In the city of Rome the frumentarii worked closely with the urban police force. Their secret service duties, besides investigating and arresting, eventually came to include political assassination. Not only did the emperor avail himself of their services, but pretenders to the throne, such as Macrinus, used the frumentarii to further their careers. How the service was used or abused depended on the emperor. Alexander Severus is praised for choosing only honest men, but at other times complaints arrived about their corruption.

Secret police agents, the frumentarii participated in the persecution of Christians. They were among the chief agents who spied on Christians and had them arrested. The soldier who supervised Saint Paul in Rome while he was awaiting trial was a frumentarius. Early Church historian Eusebius reports the tale of a Christian named Dionysius who was being hunted by the secret police. He hid in his house for four days. Meanwhile the frumentarius was searching high and low but never thought to search the man’s house. Dionysius made his escape with the help of the Christian underground.

In another incident, a frumentarius was sent to arrest Cyprian, later sainted, but the Christians, who had their own intelligence network during the persecutions, found out about the arrest order and warned him to go into hiding.

Many ancient sources mention’soldiers without uniforms’ arresting Christians or performing other secret service duties, but it is not always possible to know if these were frumentarii. Since any soldier could be seconded for police duties, the imperial government had a large range of personnel from which to choose for these kinds of duties.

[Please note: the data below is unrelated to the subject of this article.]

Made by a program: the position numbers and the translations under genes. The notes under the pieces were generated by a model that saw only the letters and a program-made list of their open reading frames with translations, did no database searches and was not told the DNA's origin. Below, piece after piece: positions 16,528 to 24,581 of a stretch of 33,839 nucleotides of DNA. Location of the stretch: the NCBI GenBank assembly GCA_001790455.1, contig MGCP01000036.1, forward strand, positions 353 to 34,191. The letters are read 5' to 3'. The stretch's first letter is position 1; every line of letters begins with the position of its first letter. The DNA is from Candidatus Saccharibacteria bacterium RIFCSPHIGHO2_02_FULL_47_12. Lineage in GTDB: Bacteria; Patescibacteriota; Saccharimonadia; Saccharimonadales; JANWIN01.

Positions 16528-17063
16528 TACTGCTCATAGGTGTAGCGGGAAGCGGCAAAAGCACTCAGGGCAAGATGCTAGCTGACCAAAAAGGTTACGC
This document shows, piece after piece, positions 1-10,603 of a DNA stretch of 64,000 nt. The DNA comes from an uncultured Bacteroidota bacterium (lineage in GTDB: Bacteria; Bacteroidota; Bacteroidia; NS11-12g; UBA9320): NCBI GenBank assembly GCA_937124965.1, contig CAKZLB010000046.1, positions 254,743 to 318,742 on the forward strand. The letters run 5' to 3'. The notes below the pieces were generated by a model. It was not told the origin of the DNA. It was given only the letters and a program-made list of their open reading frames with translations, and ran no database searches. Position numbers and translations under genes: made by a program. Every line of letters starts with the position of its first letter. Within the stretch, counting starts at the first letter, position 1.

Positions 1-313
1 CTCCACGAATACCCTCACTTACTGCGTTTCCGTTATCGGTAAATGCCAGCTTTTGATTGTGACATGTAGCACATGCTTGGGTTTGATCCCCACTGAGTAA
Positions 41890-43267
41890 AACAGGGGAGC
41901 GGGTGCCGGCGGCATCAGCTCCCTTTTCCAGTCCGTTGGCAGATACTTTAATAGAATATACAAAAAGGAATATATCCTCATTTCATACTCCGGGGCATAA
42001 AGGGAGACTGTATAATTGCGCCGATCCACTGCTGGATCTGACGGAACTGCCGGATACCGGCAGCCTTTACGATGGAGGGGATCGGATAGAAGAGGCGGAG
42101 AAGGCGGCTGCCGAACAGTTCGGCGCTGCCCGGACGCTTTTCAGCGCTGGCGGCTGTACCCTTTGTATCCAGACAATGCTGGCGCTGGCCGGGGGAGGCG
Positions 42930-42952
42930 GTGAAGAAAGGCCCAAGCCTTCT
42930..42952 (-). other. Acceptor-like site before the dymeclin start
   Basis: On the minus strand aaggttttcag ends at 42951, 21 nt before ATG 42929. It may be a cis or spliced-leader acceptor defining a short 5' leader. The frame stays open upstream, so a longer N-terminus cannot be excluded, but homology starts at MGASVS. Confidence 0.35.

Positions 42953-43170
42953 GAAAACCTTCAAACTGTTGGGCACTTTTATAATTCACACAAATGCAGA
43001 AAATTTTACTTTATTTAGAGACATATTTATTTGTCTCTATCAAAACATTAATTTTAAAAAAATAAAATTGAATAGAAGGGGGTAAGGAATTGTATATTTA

Their activities did not endear the frumentarii to the general public. Roman administrators could be arbitrary, authoritarian, and corrupt. When they became involved in tax collecting and detecting subversion, the temptations to corruption were even greater. A third-century writer described the provinces as ‘enslaved by fear,’ since spies were everywhere. Many Romans and people in the provinces found it impossible to think or speak freely for fear of being spied upon. The snooping of the frumentarii became rampant by the late third century, and their behavior was compared to that of a plundering army. They would enter villages ostensibly in pursuit of political criminals, search homes, and then demand bribes from the locals.